When I was a kid, my family owned a station wagon. You know, a real station wagon — it was as long as a city block and probably weighed as much as a train — that kind of station wagon. It was white with four doors. I’m sure it had air-conditioning, otherwise my memories would be clouded with sweat. I guess it had a radio, I wouldn’t really know because my dad never turned it on.
My guess is that this wagon of ours could have held fifteen people, comfortably. Although I was too young to test out that theory, I’m sure my oldest sister attempted to set some passenger records. What I remember it being used for the most was trips to visit relatives.
Both my mom and my dad grew up in a small town in Missouri, near St. Louis. The drive there from our house took about eight hours — you had to add an hour or so for food and fuel stops and the occasional, “I’m gonna pull this car over” threats. We would start out early in the morning, usually on the road by 7:00 am sharp. My father always woke up early — he was the get up around 4:30 am type. But my mother, well that was a different story. She enjoyed her morning coffee and her paper — so 7:00 am was usually pushing it for her.
I can distinctly remember those mornings of loading up the wagon and heading out. My dad would, of course, pack up very early. Carefully organizing the load — he was an engineer after all. Then he would tell the four of us kids to get in. Now the wagon, for this trip, would be transformed into a virtual rolling bed. All the seats in the back would lie down flat. My mother would lay blankets across the whole thing and we would each have a pillow. There was this weird nauseating exhaust smell that would seep through the back of the wagon when the car was turned on in the early morning cold. I was never sure whether I should vomit right then or be excited because that smell meant we were on our way.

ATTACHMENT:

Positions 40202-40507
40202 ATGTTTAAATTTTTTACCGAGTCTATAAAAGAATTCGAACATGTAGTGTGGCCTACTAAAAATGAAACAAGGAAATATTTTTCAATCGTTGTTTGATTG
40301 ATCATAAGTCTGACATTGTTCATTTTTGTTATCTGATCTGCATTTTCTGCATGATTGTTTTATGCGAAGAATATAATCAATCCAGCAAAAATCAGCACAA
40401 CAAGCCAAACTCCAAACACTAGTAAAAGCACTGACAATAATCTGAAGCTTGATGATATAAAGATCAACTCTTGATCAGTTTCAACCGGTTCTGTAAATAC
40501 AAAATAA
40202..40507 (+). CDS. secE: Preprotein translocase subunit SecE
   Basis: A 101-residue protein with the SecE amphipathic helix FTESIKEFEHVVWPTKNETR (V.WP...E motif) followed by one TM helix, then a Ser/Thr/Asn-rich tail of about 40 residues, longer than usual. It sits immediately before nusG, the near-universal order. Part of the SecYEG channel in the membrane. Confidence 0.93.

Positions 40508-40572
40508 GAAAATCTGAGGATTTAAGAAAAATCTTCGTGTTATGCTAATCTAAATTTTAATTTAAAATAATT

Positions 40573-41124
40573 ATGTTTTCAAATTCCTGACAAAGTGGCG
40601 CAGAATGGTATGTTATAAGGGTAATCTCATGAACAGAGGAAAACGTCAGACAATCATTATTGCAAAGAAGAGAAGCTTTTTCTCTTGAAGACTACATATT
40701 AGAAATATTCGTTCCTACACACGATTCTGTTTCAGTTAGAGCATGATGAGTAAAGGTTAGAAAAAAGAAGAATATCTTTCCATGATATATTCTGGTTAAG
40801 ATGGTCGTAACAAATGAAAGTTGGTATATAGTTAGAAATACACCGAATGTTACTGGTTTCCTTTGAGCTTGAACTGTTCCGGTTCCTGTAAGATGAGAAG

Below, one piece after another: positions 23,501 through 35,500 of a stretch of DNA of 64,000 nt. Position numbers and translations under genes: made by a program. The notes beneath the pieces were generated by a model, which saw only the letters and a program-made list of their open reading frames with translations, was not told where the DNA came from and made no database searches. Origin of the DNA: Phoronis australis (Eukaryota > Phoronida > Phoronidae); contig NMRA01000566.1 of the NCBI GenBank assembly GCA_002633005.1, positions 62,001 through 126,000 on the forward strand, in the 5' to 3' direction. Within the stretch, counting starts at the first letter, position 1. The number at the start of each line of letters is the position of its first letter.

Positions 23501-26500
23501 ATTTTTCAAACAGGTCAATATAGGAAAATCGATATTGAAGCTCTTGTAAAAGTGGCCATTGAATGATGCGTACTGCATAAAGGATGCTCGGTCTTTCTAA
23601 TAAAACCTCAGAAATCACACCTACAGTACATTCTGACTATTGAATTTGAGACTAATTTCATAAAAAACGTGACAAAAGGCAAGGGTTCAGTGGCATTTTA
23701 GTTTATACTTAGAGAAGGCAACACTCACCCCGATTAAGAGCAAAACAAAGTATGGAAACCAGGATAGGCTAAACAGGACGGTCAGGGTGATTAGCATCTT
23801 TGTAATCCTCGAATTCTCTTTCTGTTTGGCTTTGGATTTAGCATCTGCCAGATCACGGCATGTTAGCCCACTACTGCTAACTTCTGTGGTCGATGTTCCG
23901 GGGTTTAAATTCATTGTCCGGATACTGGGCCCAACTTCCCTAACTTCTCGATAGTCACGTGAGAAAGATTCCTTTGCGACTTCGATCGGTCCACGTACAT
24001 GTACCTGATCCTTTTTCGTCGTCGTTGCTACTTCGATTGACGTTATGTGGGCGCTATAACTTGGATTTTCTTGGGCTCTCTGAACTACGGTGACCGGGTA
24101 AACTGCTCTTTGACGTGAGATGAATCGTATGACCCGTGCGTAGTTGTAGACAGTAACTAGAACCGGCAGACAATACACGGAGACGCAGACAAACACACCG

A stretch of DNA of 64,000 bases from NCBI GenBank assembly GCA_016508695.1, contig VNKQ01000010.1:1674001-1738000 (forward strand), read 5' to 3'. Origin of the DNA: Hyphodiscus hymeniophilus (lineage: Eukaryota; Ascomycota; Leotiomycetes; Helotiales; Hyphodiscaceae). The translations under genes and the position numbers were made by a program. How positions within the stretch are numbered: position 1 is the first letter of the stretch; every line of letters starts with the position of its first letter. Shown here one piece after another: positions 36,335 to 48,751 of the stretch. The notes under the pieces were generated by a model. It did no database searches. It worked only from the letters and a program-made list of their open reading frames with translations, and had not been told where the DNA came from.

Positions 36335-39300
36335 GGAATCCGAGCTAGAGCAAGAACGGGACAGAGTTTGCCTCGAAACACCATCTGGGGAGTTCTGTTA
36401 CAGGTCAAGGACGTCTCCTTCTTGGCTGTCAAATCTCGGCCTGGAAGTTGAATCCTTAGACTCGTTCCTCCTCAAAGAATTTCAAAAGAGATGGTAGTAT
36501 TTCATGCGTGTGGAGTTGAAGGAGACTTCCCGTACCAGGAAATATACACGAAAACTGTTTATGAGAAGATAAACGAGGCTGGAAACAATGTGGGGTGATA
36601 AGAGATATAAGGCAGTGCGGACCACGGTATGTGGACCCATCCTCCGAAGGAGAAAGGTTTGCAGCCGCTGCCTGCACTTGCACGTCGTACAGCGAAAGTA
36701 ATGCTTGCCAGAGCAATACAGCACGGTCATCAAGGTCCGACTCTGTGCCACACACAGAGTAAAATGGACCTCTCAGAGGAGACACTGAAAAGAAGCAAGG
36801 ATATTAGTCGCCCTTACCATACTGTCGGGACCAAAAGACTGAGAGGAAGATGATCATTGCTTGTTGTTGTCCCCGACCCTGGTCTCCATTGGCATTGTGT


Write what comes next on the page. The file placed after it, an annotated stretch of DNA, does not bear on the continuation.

That’s how we traveled, the four of us, lounging in the back. Of course, this free for all seating arrangement created a need for my father to pull the car over several times during the trip and either threaten to spank us or actually spank us (not me though, a priviledge of being the youngest). It never dawned on us or my parents that this seating configuration could have been slightly dangerous in the event of a wreck.
We never took the interstate, I swear I’m not really sure when I figured out there was an interstate system in our country. My father never used it — we always took the highway. This of course added some time to our trip. And there was that one restaurant that we always stopped at, Jerry’s. We never stopped anywhere else — we ate at Jerry’s and filled up the car across the street, then we continued.
Whenever I take trips with my kids, I always have an urge to just put all the seats down in the SUV, spread some blankets, and let the kids go. But, logic (and the fear of wrecking) always takes over. And there’s always those few seconds when the car is first turned on that I have to decide whether to vomit or get in the car and be excited for the trip. The good thing is, the need to threaten the kids with pulling the car over has been all but extinguished with the addition of the car DVD/satellite TV. I still have a hard time traveling on the interstates when we take trips though — what if we miss the Jerry’s?